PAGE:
Director Mark Craig talks about the last man on the moon

EUGENE Cernan, the last man on the moon, passed away in January.

The death of this American hero, Commander of the Apollo 17 mission, came as sad news to anyone aware of his incredible achievements, especially those with a passion for space history.

So it is no wonder an audience packed into The British Interplanetary Society (BIS) Headquarters in London to celebrate his life by hearing from a man who got to know Cernan well in the final years of his life.

Director Mark Craig, who has made a documentary chronicling Cernan’s life titled The Last Man on the Moon, spoke for nearly 100 minutes on his relationship and experiences with the great astronaut.

Craig’s film, released in cinemas in 2014, is a brilliant personal study that even the most novice space fan (like myself) can be enthralled and moved by.

It was a project Craig set his sights on after reading Cernan’s autobiography back in 2007.  He revealed the book had awoken a passion for space that he possessed as a child of the 1960’s – a time when the moon was an exciting new frontier.

Space missions were frequent and televised. Space technology was rapidly evolving and astronauts were considered by many as demigods.

Cernan Jump Salutes Flag

Craig soon discovered a film based around Cernan would not be the easiest to get off the ground. Years of frustrating negotiations with lawyers and the usual struggle of finding financial backers left him exasperated. Cernan also needed to be sure he could trust this English filmmaker with his legacy.

Fearing the project may never get approval, Craig emailed Cernan with an emotional plea about the film’s potential to inspire future generations of space enthusiast.

He also received an unexpected endorsement from Cernan’s friend – and Hollywood megastar – Harrison Ford. The actor supposedly gave the astronaut some sound advice: ‘it is not about you, it is about your story.’

The sentiment was enough to get Cernan on-board who then invited Craig and producer Gareth Dodds (a fellow Brit) to his ranch in Houston, Texas.

Here, the two Brits were exposed to Cernan’s lifestyle – the classic Texan cowboy attire, the rodeos and the cattle, admittedly kept for show more than anything else.  Inside his home were artefacts from Cernan’s varied career, including his time as an aviator. Alongside the astronaut paraphernalia was a burnt helmet from a near fatal helicopter crash.

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Surprisingly, it was in Cernan’s garage that the duo made their most important discovery. A treasure trove of family photos, professional photos and rolls of home movie film which Craig described as ‘gold dust’ for a documentary filmmaker.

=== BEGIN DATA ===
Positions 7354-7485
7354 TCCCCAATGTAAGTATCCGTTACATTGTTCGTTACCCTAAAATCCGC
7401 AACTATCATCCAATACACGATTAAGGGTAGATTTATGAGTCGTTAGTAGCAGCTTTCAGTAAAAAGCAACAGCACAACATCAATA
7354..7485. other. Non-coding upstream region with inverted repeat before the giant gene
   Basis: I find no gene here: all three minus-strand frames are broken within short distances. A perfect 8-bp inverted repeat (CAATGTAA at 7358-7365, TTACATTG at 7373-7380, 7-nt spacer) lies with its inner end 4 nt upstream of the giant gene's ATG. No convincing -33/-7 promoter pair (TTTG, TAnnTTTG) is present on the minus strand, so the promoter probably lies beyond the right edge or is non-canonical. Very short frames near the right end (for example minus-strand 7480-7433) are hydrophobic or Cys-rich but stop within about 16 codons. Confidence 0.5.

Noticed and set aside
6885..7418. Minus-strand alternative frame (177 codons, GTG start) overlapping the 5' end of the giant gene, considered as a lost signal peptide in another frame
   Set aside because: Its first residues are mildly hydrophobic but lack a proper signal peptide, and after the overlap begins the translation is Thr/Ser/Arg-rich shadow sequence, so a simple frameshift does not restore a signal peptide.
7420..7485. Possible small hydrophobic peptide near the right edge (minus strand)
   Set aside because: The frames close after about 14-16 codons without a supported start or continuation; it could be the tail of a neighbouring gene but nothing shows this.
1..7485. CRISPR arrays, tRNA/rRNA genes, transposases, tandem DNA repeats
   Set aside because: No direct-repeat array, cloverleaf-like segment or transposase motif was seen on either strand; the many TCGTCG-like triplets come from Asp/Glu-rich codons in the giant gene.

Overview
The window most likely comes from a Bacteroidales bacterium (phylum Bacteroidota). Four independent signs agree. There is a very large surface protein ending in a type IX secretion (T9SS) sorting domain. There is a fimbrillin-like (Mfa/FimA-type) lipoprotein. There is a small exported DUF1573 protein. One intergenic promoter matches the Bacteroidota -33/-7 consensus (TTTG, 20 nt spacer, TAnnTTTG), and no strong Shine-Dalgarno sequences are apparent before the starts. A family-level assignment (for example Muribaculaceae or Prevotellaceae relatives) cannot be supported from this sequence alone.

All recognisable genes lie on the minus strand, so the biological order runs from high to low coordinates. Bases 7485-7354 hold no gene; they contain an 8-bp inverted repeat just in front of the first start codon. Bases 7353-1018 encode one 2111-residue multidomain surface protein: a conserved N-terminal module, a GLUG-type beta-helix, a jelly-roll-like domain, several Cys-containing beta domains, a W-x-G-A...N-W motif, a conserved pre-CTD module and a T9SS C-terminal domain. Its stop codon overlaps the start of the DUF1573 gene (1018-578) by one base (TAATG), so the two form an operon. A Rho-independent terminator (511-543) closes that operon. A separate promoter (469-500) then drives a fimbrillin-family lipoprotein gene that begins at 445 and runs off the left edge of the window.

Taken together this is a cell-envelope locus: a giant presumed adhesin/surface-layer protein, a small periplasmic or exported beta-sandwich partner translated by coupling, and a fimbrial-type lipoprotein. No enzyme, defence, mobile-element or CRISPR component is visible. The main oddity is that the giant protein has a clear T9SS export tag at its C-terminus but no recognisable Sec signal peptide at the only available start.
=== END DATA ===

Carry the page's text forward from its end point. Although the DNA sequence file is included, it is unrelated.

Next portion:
He is right. This collection gives the film an incredible life that many stock-footage-heavy documentaries simply cannot capture. It also allowed Craig to give the film a distinct personal quality.

The Last Man on the Moon narrows in on Cernan as a person without getting bogged down in heavy science – an approach which Craig says favours ‘heart over head’.

As part of this personal tone, they decided to take Cernan back to important locations in his life – such as a launchpad , his home in Nassau Bay, an aircraft carrier and Arlington Cemetery.  Cernan, shown in the documentary to be a great storyteller and charismatic individual, then evokes his memories of these places in a way which would not have been possible had he been interviewed from the comfort of his ranch.

He was also given the courtesy of cinematographer Tim Cragg’s powerful camera (a focal lens of 18-290). Cragg and the crew set up the camera at a distance to allow Cernan plenty of space to reflect and act naturally . This non-intrusive approach is something that Craig believes gets interviewees to speak more freely and openly than being followed around by an in-your-face camera.

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For those in attendance at the BIS, Craig showed a few clips that did not make the 97 minute final cut for the theatrical release (the original cut was over three hours).

One clip that ended up on the cutting floor featured an amusing exchange between Cernan and Dick Gordon who were in competition to command the Apollo 17 crew. It had the audience in stitches and hungry for more.

For the time being, The Last Man on the Moon remains on UK Netflix until its licence runs out next month. Terrestrial television will then likely be its next destination.

But what is next up for Craig?

He revealed he wants to make a film about the tragic Apollo One incident with a similar personal touch. The rapport he built with Martha Chaffee – a widow of one of the three Apollo One astronauts and former neighbour of Cernan – during the shooting of The Last Man on the Moon makes such a project feasible.

Let us hope he can make it happen. It would be fitting tribute to the three who lost their lives so young: Lieutenant Commander Roger Chaffee, aged 31, Air Force Lieutenant Colonel Gus Grissom, 39, and Air Force Lieutenant Colonel Ed White, 35.

On the evidence of The Last Man on the Moon, Craig would see to that.

Check out: The British Interplanetary Society

The Last Man on the Moon (available on Blu-Ray)

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Also read: Raw Q&A with director Julia Ducournau

Arrival (Film Review)

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